Jacqueline Ennis Cole
Since graduating I've worked for high fashion brands like Trussardi, Ray Ban, Armani, Levi's and Guess. I do worldwide campaigns almost every month and I have also started to work as a photoreporter, collaborating with the National Geographic here in Italy. The years at Kingston were some of my favorite moments in my whole life; not only with practicing photography but in terms of relationships and artistic dialogues.
A month ago, one of my campaigns was on a monitor right in Times Square in NY, and it was shot with the technique that I was shown in the photography studio at Kingston; the composition was inspired by one of my other classmates' final exhibitions. You and Kingston School of Art are in every shot I take, in every one of the 25 countries I visited this past year, and in the eyes of every top model I photograph!
Being part of the MA Fine Art Photography course at Kingston University offered me a whole new approach to the field of photography. Before I started at Kingston, I'd been working in the industry for several years, mainly in the commercial and industrial sector. Although I had a lot of experience in the medium of photography, I never actually gave a lot of attention to the arts aspect of it.
Being tutored by the course leaders, I got a completely new view of what photography is and what it can do: how versatile this medium is and how it helps one to address certain topics, to raise issues and awareness or how to express an outlook on specific topics.
The course showed me that it was not only important what is being communicated, but also how the message is communicated. There is always more to a photograph than the bare photograph itself. Being a student at Kingston was - to me - not just a great introduction into the art industries, but also a huge asset for my own professional practice.
I think the MA was the greatest experience I've had with photography until now. I learned so much and I think it was at that point (although I was working as a professional photographer already) that I really became a professional.
It was pretty intense, perhaps especially for me, because I took it very seriously; sometimes it was tough, but I could acquire a knowledge of how a project should be done, pay attention to the details, to communicate what you want to say with your photography and, specially, to have something to communicate with it. I think the facilities were amazing – I miss using the dark room, the big studio and even the woodwork space. It was a distinguishing experience.
Based in the Department of Film & Photography, the Visible Institute research group develops practice-based research, discursive frameworks and a culture of innovation. Film and photography are intermediate and medium-specific - connecting with - yet remaining distinct from other media. Visible Institute answers a need for concentrated lens-based research spanning the potential of both practices.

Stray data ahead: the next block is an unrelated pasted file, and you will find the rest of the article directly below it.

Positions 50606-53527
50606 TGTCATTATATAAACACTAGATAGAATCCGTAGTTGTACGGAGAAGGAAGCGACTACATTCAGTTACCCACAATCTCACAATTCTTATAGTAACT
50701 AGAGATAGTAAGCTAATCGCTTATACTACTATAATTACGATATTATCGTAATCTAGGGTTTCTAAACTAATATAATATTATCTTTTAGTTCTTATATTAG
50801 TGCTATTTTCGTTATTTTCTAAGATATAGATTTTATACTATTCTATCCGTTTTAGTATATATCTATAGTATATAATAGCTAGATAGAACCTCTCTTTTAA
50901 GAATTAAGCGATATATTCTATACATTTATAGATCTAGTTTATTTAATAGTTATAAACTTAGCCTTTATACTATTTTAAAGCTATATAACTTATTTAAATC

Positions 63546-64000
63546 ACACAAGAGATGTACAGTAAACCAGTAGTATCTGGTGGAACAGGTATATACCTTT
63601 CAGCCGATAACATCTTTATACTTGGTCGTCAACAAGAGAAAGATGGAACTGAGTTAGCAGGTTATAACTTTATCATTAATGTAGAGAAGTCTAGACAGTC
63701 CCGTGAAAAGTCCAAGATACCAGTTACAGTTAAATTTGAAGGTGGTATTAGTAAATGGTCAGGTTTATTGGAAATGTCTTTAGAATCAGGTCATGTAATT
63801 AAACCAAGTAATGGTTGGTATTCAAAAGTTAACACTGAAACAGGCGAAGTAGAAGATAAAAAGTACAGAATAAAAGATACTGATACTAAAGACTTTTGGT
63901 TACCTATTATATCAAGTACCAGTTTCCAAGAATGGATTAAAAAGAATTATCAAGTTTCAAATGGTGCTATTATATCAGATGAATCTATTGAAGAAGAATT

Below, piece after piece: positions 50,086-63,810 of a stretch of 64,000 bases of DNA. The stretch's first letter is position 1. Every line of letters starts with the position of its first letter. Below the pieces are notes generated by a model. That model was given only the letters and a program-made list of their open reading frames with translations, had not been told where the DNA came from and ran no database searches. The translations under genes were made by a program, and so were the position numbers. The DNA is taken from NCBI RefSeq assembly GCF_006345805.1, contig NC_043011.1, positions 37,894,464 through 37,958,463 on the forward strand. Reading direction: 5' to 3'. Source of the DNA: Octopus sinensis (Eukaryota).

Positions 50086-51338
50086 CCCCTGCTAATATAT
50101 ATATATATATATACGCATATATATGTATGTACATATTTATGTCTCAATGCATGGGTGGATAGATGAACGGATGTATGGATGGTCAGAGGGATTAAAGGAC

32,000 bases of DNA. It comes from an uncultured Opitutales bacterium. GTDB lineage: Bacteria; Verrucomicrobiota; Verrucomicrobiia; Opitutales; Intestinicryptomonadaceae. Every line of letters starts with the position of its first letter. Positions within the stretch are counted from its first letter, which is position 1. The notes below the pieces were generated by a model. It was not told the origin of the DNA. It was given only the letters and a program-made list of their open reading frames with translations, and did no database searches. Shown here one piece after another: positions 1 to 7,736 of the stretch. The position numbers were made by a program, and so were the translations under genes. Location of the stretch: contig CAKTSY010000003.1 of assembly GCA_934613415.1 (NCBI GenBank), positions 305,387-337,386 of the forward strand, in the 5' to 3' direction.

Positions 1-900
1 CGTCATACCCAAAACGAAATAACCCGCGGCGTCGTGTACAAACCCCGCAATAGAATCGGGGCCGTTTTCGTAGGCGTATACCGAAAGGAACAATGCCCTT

The name Visible Institute (VI) transmits the magic of film and photography, alludes to the latent image and suggests emerging and unexpected encounters.
VI is situated within KSA (Kingston School of Art), Kingston University, London.
Visible Institute explores still and moving image, relative to a number of identified research thematics. These categories are indicative points of intersection, framing the work of our researchers and practitioners. The Visible Institute engages with the importance of the genesis of film and photography, looks to expand genre definitions and promotes engagement with film and photography's special relationship with the document and the archive.
Our aim is to ensure informed - specialist and interdisciplinary - projects and challenging practice-based media emerge from within an institute that provides breadth and inclusivity, working across disciplines and set within a number of registers, through which film, photography and the moving image operate.
Visual Institute themes:
The experience of delivering courses in 2020/21 under the various Covid-19 restrictions has enabled us to better prepare and plan the delivery of our courses in 2021/22. We are confident the course can be delivered as planned and, therefore, we do not anticipate having to make any further changes to the course, i.e. number of modules or credits in a year, in response to issues arising from the pandemic. However, if this becomes necessary, the changes will be highlighted to students via email before enrolment.
Unless government advice instructs otherwise, Study Abroad programmes will take place in 2021/22. The safety of all our students is paramount, therefore, as per normal practice, all Study Abroad activities must also be approved by the University's insurers to ensure that students are adequately protected during their period abroad. We will provide updates as the pandemic situation stabilises and/or further government advice is released.